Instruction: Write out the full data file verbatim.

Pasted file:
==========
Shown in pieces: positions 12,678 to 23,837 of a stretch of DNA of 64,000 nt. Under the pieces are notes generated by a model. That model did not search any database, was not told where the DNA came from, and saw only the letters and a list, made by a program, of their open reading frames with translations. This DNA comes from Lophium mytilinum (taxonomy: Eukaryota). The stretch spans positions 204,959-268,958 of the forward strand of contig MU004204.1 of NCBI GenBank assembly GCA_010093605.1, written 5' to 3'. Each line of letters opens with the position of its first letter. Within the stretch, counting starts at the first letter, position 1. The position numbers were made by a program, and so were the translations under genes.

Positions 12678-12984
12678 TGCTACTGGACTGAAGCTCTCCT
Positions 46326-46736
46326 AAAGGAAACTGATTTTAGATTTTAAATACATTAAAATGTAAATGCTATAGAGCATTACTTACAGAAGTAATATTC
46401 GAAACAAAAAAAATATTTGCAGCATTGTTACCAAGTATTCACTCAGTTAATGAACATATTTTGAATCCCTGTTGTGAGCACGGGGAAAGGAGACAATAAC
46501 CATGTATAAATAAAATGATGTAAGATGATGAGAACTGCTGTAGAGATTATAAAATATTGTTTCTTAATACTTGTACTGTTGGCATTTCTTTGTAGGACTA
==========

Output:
Shown in pieces: positions 12,678 to 23,837 of a stretch of DNA of 64,000 nt. Under the pieces are notes generated by a model. That model did not search any database, was not told where the DNA came from, and saw only the letters and a list, made by a program, of their open reading frames with translations. This DNA comes from Lophium mytilinum (taxonomy: Eukaryota). The stretch spans positions 204,959-268,958 of the forward strand of contig MU004204.1 of NCBI GenBank assembly GCA_010093605.1, written 5' to 3'. Each line of letters opens with the position of its first letter. Within the stretch, counting starts at the first letter, position 1. The position numbers were made by a program, and so were the translations under genes.

Positions 12678-12984
12678 TGCTACTGGACTGAAGCTCTCCT
Positions 46326-46736
46326 AAAGGAAACTGATTTTAGATTTTAAATACATTAAAATGTAAATGCTATAGAGCATTACTTACAGAAGTAATATTC
46401 GAAACAAAAAAAATATTTGCAGCATTGTTACCAAGTATTCACTCAGTTAATGAACATATTTTGAATCCCTGTTGTGAGCACGGGGAAAGGAGACAATAAC
46501 CATGTATAAATAAAATGATGTAAGATGATGAGAACTGCTGTAGAGATTATAAAATATTGTTTCTTAATACTTGTACTGTTGGCATTTCTTTGTAGGACTA